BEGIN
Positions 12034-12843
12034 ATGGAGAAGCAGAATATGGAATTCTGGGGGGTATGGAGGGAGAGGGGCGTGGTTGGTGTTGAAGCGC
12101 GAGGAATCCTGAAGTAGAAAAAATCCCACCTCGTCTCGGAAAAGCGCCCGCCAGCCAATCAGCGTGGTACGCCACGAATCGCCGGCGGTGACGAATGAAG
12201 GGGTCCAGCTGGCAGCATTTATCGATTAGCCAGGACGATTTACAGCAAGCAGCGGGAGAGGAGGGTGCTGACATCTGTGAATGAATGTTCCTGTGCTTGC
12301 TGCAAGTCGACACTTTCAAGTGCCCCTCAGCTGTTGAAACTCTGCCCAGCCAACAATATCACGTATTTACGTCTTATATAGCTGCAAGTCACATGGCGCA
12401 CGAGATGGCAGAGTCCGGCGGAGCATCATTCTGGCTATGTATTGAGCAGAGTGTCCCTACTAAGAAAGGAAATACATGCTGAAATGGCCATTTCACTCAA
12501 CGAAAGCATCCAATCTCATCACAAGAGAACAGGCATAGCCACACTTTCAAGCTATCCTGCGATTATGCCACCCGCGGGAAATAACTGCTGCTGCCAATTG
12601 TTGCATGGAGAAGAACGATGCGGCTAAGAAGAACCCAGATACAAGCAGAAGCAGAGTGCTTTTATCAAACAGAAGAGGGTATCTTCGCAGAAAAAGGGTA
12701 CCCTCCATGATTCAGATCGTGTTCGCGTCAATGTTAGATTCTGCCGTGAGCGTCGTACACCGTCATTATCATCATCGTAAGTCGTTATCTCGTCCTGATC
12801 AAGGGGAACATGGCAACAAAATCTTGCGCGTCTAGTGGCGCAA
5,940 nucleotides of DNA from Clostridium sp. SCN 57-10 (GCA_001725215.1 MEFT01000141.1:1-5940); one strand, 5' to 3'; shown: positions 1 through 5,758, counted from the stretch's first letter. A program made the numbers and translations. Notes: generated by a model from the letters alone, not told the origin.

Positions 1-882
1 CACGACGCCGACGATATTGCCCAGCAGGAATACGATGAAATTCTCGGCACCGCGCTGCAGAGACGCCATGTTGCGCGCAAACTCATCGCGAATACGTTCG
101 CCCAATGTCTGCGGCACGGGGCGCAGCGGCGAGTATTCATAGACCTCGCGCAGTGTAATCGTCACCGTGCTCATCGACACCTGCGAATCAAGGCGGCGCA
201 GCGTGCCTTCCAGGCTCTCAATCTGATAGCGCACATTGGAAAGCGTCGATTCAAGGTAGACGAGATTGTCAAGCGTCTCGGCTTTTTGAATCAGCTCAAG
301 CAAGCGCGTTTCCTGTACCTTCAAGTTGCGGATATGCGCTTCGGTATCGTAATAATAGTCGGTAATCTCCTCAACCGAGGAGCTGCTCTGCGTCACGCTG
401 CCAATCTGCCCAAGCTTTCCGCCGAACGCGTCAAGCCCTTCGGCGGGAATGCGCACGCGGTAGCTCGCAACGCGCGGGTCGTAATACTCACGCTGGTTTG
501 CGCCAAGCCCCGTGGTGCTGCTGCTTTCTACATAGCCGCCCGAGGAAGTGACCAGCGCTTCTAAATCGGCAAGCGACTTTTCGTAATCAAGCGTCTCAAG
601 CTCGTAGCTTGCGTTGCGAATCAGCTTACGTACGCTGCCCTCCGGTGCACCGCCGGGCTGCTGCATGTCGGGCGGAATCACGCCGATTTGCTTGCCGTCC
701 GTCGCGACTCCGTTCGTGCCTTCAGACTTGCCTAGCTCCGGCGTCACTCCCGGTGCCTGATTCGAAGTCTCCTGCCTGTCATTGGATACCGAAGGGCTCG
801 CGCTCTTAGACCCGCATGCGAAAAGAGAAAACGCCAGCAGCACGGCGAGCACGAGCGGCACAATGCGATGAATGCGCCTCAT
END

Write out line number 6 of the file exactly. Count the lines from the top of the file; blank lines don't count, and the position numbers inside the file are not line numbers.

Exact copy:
12401 CGAGATGGCAGAGTCCGGCGGAGCATCATTCTGGCTATGTATTGAGCAGAGTGTCCCTACTAAGAAAGGAAATACATGCTGAAATGGCCATTTCACTCAA